The ‘Ecogenomics of Interactions’ Lab is one of the three teams of the ‘Tree-Microbe Interactions’ Department. Our group is conducting research on the biology and ecology of tree-associated microorganisms in forest ecosystems.
Our group seeks to explore and understand the network of genes, proteins, metabolites, and environmental signals that lead to the complex ectomycorrhizal symbiosis in forest trees. We are investigating the role of mycorrhizal and saprophytic fungi in organic matter degradation and necromass turn-over. We are also investigating the molecular interactions between foliar rust and poplar. Interactions between rhizospheric bacteria and ectomycorrhizal mycelium, bacteria/bacteria are studied to assess the mechanisms involved and their role in nutrient cycling in forest ecosystems (e.g. mineral weathering) and tree nutrition. Several research projects are dealing with the ecology of populations and communities of ectomycorrhizal fungi.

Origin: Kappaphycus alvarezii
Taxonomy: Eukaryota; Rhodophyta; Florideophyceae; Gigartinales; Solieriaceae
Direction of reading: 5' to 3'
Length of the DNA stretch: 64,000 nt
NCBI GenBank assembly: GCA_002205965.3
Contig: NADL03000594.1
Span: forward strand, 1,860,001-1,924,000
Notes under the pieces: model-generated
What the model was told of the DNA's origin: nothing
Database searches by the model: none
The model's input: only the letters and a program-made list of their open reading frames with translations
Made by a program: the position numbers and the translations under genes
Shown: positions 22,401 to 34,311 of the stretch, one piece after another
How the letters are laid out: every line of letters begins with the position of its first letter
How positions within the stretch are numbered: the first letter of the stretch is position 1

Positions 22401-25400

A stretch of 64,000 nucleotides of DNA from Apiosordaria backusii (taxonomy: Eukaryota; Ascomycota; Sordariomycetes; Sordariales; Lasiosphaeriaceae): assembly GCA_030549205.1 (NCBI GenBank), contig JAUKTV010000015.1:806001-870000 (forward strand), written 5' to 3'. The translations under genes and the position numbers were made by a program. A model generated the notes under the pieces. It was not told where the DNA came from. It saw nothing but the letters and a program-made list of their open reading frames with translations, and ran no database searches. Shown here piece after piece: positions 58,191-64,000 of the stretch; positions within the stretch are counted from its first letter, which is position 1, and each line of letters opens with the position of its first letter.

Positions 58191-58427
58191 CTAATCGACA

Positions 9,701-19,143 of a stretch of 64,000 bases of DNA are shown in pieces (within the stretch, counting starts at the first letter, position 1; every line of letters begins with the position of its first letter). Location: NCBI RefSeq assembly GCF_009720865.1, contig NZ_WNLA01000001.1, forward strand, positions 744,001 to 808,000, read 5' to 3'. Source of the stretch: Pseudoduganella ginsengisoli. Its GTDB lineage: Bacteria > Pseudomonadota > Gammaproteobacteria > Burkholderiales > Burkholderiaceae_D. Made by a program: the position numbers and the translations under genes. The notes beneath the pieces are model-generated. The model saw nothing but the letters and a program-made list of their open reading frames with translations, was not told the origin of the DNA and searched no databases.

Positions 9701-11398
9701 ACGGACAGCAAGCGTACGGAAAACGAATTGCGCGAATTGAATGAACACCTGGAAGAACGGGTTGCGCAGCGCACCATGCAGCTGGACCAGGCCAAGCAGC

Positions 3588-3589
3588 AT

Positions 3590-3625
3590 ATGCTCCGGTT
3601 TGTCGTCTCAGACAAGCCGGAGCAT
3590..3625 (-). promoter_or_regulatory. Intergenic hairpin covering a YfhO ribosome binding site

Our research initiative aimed to decipher the complex tree-fungus-bacteria systems engages disciplines across the laboratory. In particular, it draws on programs in comparative and functional genomics, biochemistry, bioinformatics, environmental microbiology and ecology.
Our approach relies upon the most recent genomics and metagenomics techniques and focuses on black cottonwood, Populus trichocarpa, the ectomycorrhizal basidiomycete Laccaria bicolor, and the (mycor)rhizospheric bacteria such as Pseudomonas, Collimonas and Caballeronia as the reference organisms.
Harnessing the capabilities of microbial systems by understanding interactions at genomic, physiological, organism, and community levels will lead to better sustainable forest ecosystems.